In one aspect, generating a plasma between the top shower plate 160 and the bottom shower plate 170 may be used to advantage in cyclical layer deposition. The term “cyclical layer deposition” as used herein refers to the sequential introduction of one or more compounds to deposit a thin layer of material over a structure and includes processing techniques. Compounds can be reactants, reductants, precursors, catalysts, plasma species, and mixtures thereof. Sequentially providing compounds may result in the formation of thin layers of material over a substrate structure. Each thin layer of material may be less than a monolayer, a monolayer, or more than a monolayer of material. The sequential introduction of compounds may be repeated to deposit a plurality of thin layers forming a conformal film to a desired thickness. Since a plasma is not generated between a showerhead and the substrate support, there is less of an etching effect or removal effect of the plasma on deposited materials on the substrate 110 due to ion bombardment or sputtering by the plasma. In addition, the gas distribution system 130 may be used to advantage in cyclical layer deposition because the first gas and the second gas may be separately delivered through the gas distribution system 130. Thus, gas phase reactions between the first gas and the second gas may be reduced and prevented in components of the gas distribution system 130. In one aspect, because a plasma is generated between the top shower plate 160 and the bottom shower plate 170 (as opposed to a remote plasma source), a smaller amount of atomic species recombine to gas compounds (i.e., atomic hydrogen species recombining into hydrogen gas). Atomic species travel a shorter distance from the bottom shower plate 170 to the substrate receiving surface 111 in comparison to the distance atomic species must travel from a remote plasma source to the substrate receiving surface 111. Because of a reduction of the “recombination effect,” a greater amount of atomic species for a particular process, such as hydrogen species, are directed to the substrate receiving surface 111 increasing the throughput of a deposition process, such as a cyclical layer deposition process.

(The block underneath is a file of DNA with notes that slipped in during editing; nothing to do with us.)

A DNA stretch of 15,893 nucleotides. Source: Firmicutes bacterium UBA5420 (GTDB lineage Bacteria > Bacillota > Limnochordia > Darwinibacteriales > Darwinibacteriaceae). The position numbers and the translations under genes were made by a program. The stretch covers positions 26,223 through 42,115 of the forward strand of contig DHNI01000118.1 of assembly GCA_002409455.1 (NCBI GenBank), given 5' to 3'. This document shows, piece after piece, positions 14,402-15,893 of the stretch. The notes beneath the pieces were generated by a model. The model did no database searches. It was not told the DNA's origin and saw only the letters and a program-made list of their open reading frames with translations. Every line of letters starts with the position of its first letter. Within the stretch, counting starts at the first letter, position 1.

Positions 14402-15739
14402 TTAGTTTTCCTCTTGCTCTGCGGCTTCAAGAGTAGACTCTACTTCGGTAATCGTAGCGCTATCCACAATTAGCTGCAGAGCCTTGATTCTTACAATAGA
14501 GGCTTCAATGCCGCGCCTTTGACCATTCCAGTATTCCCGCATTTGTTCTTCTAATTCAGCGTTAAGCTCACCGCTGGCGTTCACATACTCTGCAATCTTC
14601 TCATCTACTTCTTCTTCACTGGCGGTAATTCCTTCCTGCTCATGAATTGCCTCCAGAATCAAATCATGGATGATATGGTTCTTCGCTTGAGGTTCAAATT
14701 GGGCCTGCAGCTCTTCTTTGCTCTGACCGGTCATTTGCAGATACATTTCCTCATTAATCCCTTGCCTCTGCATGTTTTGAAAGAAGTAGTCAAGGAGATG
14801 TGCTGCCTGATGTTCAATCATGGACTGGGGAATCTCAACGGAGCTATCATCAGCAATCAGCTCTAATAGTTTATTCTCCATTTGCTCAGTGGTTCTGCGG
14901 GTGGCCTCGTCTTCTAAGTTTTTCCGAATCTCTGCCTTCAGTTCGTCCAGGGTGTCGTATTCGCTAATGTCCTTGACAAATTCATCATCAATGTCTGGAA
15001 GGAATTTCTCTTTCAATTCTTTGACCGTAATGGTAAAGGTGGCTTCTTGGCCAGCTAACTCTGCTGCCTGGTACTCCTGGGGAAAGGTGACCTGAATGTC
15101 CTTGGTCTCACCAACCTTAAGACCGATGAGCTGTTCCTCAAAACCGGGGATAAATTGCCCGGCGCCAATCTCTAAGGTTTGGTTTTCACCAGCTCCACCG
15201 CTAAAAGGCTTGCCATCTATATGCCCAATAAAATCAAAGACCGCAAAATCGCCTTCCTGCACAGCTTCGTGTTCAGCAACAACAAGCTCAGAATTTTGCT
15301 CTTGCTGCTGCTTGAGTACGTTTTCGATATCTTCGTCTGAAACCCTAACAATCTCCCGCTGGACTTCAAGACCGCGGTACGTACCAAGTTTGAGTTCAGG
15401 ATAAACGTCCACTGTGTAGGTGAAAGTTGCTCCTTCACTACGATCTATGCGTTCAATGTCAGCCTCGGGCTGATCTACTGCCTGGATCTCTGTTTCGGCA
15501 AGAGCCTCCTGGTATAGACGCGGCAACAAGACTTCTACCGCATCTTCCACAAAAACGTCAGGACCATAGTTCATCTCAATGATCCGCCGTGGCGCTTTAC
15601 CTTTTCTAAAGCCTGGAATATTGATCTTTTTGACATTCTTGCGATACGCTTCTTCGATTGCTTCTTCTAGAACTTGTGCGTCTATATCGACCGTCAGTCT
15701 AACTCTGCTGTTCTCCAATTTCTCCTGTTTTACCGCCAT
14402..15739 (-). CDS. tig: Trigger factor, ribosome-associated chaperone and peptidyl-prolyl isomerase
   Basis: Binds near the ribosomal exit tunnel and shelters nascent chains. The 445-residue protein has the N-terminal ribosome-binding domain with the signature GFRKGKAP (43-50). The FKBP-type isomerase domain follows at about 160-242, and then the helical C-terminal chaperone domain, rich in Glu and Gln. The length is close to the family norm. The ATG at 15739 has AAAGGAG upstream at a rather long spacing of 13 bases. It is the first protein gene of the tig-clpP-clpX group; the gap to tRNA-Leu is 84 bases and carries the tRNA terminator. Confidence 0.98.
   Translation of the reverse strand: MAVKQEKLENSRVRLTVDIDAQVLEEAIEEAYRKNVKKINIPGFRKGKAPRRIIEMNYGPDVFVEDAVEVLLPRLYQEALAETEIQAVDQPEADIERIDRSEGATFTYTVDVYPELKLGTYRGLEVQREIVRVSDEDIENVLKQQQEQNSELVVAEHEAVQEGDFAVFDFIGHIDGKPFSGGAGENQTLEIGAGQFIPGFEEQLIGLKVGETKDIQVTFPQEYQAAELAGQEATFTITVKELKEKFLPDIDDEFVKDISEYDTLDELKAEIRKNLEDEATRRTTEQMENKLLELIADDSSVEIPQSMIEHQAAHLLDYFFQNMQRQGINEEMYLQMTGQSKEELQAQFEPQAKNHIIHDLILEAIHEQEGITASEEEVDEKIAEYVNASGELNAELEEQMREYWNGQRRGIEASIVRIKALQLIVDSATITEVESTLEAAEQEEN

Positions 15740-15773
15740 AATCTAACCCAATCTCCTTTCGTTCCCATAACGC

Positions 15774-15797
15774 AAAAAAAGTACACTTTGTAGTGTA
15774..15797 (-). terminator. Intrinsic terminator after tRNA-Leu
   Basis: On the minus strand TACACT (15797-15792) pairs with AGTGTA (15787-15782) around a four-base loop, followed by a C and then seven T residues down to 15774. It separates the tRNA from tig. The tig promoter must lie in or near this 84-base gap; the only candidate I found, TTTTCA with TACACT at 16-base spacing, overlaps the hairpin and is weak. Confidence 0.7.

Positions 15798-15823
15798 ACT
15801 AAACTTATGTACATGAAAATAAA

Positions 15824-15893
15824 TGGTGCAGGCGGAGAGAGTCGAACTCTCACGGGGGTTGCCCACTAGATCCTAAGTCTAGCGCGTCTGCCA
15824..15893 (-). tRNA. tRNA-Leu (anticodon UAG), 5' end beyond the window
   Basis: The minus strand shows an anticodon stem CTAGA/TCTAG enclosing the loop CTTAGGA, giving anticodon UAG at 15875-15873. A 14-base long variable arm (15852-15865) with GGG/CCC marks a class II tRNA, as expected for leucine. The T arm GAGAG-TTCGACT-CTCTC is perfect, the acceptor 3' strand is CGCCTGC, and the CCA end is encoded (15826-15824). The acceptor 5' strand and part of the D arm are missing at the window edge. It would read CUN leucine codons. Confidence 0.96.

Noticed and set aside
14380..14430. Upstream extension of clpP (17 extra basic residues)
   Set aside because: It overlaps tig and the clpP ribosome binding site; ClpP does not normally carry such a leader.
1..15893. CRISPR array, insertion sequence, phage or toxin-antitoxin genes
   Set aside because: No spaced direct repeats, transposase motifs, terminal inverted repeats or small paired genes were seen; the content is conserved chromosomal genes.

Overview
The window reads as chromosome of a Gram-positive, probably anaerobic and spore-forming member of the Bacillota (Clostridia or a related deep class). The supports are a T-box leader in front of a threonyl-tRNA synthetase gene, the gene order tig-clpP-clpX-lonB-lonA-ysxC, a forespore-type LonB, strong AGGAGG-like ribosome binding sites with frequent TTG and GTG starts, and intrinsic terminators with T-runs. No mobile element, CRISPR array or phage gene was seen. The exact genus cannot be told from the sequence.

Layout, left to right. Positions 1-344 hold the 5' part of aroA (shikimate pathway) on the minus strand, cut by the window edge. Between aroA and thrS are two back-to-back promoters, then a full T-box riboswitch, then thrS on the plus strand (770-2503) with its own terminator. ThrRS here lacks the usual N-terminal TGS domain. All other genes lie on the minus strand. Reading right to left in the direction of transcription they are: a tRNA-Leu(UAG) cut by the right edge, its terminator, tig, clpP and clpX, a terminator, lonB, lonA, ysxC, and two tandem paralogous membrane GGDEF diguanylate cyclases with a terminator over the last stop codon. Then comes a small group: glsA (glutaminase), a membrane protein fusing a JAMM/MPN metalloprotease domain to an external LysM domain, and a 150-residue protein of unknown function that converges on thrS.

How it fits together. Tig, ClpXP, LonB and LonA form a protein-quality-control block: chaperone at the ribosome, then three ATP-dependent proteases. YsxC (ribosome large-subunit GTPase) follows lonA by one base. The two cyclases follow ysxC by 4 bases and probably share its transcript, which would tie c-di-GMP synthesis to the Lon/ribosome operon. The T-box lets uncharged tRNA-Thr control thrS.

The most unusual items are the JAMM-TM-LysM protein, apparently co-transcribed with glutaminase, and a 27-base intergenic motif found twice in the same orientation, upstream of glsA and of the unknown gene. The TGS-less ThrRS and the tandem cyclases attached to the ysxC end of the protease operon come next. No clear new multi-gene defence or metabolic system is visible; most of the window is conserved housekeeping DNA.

In reference to FIG. 3, in one specific embodiment, the column holes 183 of the bottom shower plate 170 have a diameter less than about 100 mils. If the column holes 183 of the bottom shower plate 170 are too large, then the plasma will still have an ion bombardment/sputter effect on deposited materials. If the column holes 183 are too small, then there will still be a recombination effect of atomic species recombining to gas compounds due to gas phase recombination and surface recombination on the surfaces of the bottom shower plate 170. In one specific embodiment, the distance between the top shower plate 160 and the bottom shower plate 170 is between about 100 mils and about 800 mils. If the distance between the top shower plate 160 and bottom shower plate 170 is too short, arcing may occur. In one specific embodiment, the distance between the bottom shower plate 170 and the substrate support 112 during one technique of substrate processing (i.e. cyclical layer deposition) is between about 100 mils and about 1,000 mils.